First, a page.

In the United States, Consolidated Edison's New York (Brooklyn-Queens) Neighbourhood Programme is one of the world’s most successful, innovative, groundbreaking grid-edge utility solutions for breaking the old ‘build a new power station’ model. It was unveiled several years ago and has managed to defer a $1.2 billion substation upgrade by contracting for 52 MW of demand reductions and 17 MW of distributed energy resource investments.
As well as generating electricity, with rooftop or community-scale solar PV, distributed energy resources (DER’s), such as energy storage systems and demand response measures can also control loads as they are directly interconnected to low-voltage electric distribution systems. When DER’s are engaged to provide power on the grid that would have otherwise required a new power station, which require ‘wire-and-pole’ transmission, they become non-wire solutions (NWS). The implications of non wires solutions for emission reductions are huge. An increase in NWS translates to an increase of DERs deployed on the grid, offering significant carbon emissions reductions, both direct and indirect.
Last year, on 12th December, the Rocky Mountain Institute (RMI) launched its new Non-Wire Solutions Implementation Playbook to provide a roadmap for rapid NWS deployment and provide practical guidelines to help regulators support NWS, and also help utilities integrate NWS into their operations.
REM spoke to Jason Prince from RMIs Electricity team to find out more.
Can you explain the concept of ‘non-wires’ solutions?
Non-wires solutions (NWS) are applications of distributed energy resources (DERs) in specific locations that defer or eliminate the need for investment in traditional ‘wires-and-poles’ infrastructure. NWS therefore represent a promising tool in electric system planner’s toolkits that allow grid deficiencies to be addressed by innovative DER portfolios rather than business-as-usual and more costly utility capital expenditures.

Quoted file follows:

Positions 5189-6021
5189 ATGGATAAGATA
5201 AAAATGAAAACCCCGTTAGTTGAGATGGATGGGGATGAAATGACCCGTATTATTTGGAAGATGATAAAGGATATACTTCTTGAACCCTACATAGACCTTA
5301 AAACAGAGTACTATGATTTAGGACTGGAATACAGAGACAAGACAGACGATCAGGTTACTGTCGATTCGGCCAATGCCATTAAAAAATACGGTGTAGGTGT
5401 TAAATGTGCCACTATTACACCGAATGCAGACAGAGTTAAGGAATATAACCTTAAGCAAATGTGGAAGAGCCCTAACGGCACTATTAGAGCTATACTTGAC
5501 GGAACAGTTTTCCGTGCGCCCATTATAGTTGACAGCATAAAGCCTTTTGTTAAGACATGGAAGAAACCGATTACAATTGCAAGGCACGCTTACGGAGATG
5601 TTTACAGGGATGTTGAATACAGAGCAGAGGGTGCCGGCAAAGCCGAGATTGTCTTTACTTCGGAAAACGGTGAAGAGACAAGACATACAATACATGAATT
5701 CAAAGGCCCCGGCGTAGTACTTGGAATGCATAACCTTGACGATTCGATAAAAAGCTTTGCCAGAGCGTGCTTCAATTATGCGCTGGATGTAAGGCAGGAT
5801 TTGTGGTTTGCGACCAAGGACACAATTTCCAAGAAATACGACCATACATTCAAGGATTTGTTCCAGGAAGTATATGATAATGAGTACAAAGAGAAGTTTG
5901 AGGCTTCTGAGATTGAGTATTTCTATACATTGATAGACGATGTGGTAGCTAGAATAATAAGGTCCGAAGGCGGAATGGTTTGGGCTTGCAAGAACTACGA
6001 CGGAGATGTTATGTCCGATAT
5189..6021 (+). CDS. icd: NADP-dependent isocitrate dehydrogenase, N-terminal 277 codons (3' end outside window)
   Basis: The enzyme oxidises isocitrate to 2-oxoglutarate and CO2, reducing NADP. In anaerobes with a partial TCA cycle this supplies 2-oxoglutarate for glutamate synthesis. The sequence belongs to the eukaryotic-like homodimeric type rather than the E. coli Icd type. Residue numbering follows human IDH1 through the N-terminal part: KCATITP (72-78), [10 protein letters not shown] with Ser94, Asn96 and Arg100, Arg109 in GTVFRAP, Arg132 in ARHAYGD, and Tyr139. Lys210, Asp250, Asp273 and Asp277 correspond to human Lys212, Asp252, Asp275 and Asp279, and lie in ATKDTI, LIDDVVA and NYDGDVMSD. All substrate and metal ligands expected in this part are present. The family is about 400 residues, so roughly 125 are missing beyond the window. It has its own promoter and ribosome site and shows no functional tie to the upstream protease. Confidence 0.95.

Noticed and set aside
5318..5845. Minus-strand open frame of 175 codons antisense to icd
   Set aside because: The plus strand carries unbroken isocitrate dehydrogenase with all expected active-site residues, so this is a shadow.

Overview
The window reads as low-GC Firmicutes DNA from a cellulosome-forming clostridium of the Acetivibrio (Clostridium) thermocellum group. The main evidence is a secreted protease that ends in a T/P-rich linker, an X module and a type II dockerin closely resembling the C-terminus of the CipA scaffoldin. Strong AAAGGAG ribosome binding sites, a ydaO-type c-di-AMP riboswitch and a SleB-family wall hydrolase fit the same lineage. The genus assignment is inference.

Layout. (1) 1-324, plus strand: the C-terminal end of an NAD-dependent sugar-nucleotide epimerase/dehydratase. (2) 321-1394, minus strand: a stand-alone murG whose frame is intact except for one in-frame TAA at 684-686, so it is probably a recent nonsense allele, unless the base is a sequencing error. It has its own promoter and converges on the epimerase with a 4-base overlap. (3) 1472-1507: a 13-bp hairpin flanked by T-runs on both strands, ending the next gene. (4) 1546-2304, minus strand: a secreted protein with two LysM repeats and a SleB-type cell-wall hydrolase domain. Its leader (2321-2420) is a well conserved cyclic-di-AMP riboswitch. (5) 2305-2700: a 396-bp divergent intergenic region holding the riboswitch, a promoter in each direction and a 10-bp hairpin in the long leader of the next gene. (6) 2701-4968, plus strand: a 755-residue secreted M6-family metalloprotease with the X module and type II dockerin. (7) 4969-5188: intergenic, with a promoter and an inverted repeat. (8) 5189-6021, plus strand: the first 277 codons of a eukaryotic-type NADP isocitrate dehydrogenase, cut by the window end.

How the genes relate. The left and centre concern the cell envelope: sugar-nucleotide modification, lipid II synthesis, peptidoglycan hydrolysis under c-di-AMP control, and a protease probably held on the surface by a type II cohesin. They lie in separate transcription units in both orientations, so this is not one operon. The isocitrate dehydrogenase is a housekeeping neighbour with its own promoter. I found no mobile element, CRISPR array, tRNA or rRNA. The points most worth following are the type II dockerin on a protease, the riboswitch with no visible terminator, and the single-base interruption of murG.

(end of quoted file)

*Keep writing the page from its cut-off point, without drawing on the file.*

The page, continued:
For reference, DERs included in NWS projects can encompass the range of demand- and supply-side software and hardware resources that generate electricity or control loads to meet energy and reliability needs.
What potential do they offer for the closure of fossil fuel power stations (both coal and gas) and the resultant saving of greenhouse gas emissions?
NWS are about the opportunity to invest in DERs that are more flexible, lower-cost, and can provide a greater range of value than traditional ‘wires-and-poles’ capital infrastructure. The value associated with deferring distribution investment becomes an additional component of a DER’s “value stack”—and can make more DER projects viable. By capturing this additional value, NWS could increase the market size of DERs by about 6% and lead to nearly 300 tons of CO2 reduction over the next 20 years. For more on how DERs can outcompete traditional generation such as coal and gas fired power plants, see our report “The Economics of Clean Energy Portfolios.”
Do they have any other benefits besides closure of power stations and emissions reductions? (e.g. financial, benefits to utilities)